A phone rings in a room full of busy operators at Seattle's Crisis Clinic. Alex Williams answers this one.
“Good morning, thank you for calling King County 211. My name is Alex. How can I help you today?"
King County 211 is the line members of the public can call for emergency shelter or social services.
“Generally, people need help and don't know where to turn, so they can call 211," Williams told me before taking the call.
"We do try to stress that, unfortunately, because the need is so great, it isn't likely to be immediate, and it could be months, even, before they are placed in a shelter, even."
The median wait time for a homeless family seeking housing in King County is 200 days.
It’s a hard message to deliver, Williams says. “We deliver it often, but it doesn't get much easier. It's tough.
"There are some real tough calls. Sometimes, people are really having a hard time. We take calls from people that are in a domestic violence situation, which can be scary, and people are sometimes frantic when they call."
Operator Caitlin Eagan takes a call from a homeless woman who has just spent the January night outside with her child.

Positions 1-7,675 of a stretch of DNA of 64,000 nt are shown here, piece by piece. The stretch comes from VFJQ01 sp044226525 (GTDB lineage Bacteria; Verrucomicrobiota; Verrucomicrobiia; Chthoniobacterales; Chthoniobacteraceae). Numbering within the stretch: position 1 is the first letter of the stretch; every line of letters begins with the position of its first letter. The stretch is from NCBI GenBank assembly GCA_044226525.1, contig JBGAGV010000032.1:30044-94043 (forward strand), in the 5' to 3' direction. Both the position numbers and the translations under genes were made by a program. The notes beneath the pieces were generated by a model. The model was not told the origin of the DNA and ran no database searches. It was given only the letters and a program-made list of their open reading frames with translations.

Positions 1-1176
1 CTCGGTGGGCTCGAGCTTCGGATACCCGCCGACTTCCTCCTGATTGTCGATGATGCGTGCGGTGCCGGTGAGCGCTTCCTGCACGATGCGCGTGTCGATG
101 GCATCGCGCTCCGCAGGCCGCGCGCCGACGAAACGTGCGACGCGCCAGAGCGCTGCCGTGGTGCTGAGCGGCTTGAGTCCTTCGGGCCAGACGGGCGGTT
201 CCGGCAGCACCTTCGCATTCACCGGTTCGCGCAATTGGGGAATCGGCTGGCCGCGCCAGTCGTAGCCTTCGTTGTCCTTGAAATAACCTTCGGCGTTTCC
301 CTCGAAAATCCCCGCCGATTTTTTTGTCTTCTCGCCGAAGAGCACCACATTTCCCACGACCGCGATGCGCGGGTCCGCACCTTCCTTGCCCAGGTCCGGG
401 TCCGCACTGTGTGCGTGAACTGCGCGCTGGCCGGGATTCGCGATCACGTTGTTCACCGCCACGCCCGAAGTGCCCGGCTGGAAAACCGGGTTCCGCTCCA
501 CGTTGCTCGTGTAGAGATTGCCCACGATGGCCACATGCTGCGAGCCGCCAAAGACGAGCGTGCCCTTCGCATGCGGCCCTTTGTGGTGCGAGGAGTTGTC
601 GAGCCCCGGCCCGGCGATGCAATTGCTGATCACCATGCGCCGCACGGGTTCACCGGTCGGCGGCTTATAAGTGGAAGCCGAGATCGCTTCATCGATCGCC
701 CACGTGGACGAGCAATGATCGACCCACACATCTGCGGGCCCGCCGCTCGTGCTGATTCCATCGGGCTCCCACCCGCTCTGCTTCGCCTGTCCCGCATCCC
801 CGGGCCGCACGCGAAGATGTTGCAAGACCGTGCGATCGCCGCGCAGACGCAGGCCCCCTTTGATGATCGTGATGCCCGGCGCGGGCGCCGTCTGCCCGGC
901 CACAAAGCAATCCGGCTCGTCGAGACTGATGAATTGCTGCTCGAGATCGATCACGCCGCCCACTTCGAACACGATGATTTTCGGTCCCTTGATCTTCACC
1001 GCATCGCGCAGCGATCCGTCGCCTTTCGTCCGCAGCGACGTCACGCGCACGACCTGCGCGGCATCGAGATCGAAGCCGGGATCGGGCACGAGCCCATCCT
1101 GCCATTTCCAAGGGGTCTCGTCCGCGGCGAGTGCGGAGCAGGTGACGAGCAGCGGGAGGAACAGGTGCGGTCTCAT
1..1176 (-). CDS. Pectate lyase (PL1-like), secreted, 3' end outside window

"Outside? I'm so sorry to hear that you're going through that," Eagan says, her voice quavering slightly.
“We have a setting on our phones," Williams says. "It's called 'stressful call debrief,' where we're able to take a few minutes, if we need it, to recover from a difficult call, make sure we're in a good frame of mind when we take the next call.
"But sometimes, even, people call, and they're so overwhelmingly grateful for some of the services that we provide that they get emotional and it makes us sort of emotional. You want to kind of make sure you've even recovered from that before taking on another call."